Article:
The Villains soon after made their club debut, turning out against Aston Brook St Mary’s in a match that was contested by 45 minute of action played using the rugby rulebook, followed by 45 minutes of the association football game. Villa started off their footballing journey with a win, courtesy of a goal from Hughes in the second-half.
By 1876 Aston Villa had moved into their first home, Wellington Road, splashing out a massive £7 a year in rent. However, by moving into a gated ground, the club were able to capitalise on their success by charging fans to watch the match, and with Villa rapidly making a name for themselves as the biggest club in Birmingham, the fans were more than happy to pay.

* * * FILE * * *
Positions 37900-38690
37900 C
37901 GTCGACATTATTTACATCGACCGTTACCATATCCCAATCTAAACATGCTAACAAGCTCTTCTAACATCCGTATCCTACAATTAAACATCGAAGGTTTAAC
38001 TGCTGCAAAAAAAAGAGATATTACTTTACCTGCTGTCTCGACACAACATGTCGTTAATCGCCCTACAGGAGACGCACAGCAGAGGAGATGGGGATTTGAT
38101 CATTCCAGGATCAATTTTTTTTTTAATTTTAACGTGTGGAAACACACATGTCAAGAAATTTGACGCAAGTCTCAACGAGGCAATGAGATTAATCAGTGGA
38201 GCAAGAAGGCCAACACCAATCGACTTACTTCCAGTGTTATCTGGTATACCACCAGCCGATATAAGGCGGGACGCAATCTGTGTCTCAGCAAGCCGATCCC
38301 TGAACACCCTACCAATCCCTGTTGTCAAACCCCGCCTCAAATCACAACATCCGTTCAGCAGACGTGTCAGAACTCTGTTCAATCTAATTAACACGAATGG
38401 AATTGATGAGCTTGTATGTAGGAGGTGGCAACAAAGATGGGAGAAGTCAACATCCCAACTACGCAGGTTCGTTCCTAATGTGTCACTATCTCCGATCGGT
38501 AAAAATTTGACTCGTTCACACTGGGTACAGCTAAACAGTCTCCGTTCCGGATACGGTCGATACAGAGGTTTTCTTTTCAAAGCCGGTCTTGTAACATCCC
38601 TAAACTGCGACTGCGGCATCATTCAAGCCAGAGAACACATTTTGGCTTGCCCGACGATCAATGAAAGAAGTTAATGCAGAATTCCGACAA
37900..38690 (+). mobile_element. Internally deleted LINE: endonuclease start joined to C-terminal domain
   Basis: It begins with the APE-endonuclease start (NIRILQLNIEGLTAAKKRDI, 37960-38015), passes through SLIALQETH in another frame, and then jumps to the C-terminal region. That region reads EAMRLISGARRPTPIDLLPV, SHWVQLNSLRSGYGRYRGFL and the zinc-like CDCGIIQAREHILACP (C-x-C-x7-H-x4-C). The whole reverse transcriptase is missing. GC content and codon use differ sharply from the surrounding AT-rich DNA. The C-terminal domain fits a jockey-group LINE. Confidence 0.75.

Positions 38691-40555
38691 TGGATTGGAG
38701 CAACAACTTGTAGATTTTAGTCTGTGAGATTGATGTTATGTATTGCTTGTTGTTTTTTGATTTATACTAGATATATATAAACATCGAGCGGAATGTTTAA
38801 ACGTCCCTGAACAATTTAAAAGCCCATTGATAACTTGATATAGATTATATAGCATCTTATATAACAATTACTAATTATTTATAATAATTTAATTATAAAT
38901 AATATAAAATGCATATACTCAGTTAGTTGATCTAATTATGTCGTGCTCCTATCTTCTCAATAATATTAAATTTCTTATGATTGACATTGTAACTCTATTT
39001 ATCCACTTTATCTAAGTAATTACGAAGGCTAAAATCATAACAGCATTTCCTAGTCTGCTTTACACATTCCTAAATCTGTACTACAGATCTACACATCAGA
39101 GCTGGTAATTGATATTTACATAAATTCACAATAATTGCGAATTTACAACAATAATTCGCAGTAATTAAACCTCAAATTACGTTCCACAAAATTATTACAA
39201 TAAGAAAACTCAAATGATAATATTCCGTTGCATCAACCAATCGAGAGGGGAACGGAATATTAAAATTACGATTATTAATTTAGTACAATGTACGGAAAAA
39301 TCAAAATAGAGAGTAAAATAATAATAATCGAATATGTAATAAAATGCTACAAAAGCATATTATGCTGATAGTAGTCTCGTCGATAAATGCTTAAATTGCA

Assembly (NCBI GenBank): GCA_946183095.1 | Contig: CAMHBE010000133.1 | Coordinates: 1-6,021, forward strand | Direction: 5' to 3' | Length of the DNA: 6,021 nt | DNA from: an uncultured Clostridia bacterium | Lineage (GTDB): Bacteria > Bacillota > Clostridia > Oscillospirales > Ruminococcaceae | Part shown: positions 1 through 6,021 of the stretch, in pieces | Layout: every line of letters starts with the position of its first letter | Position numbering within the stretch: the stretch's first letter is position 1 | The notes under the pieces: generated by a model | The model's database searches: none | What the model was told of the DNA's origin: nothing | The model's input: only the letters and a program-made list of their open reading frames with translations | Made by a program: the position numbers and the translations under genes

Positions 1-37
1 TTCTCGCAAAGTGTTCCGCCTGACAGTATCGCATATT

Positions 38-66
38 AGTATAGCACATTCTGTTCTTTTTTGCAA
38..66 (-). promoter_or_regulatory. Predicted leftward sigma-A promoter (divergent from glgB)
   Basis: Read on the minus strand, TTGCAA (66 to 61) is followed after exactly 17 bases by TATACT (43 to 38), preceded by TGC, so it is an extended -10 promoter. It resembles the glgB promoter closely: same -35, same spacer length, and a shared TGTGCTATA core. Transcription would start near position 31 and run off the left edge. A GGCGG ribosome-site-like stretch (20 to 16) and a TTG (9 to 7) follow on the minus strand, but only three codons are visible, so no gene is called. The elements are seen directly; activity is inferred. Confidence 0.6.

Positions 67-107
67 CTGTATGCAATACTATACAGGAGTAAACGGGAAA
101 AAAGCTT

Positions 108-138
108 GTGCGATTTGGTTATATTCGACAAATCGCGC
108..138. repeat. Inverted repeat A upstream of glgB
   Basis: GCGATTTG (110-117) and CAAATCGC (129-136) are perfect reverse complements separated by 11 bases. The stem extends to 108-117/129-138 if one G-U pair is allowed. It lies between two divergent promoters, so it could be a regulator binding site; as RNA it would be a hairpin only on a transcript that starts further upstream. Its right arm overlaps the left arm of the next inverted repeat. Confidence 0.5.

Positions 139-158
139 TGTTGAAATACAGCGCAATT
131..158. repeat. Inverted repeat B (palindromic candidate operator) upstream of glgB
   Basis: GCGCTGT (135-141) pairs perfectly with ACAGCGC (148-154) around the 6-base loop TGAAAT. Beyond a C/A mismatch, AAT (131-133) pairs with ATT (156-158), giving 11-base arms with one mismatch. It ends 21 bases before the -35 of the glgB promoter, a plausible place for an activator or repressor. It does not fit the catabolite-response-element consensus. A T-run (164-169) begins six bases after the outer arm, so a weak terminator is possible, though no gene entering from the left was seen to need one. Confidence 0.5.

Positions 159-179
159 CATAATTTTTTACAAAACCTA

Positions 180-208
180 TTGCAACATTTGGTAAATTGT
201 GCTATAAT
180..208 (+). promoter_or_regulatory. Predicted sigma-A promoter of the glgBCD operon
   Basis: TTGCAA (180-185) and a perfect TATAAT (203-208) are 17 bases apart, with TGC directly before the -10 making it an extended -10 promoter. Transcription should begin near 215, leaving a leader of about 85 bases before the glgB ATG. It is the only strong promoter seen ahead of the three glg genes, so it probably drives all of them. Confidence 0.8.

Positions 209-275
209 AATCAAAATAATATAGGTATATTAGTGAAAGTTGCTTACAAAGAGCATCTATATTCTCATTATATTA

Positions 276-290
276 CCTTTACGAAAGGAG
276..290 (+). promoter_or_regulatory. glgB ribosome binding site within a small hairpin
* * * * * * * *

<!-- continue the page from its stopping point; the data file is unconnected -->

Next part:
The fans were soon rewarded by the club when they claimed the 1879/80 Birmingham Senior Cup with a 3-1 victory over Saltley College – a competition that they would go on to win another eight times in the next 11 years. The club’s first major honour came in 1887, when captain Archie Hunter, who quickly became one of the Victorian era’s biggest names, lifted the FA Cup. Their road to the final included a 13-0 victory over Wednesbury Old Athletic, a record which still stands as the club’s biggest ever win. The trophy win confirmed Aston Villa’s place among the best clubs in world football, but there was still plenty more to come.
Despite taking Villa to the top of the game, club director William McGregor was unhappy with the lack of top level football on offer and proceeded to create a professional football league, in the hope that it would enhance competitiveness and increase attendance figures by eradicating the one-sided, meaningless friendly matches that had until then dominated the game.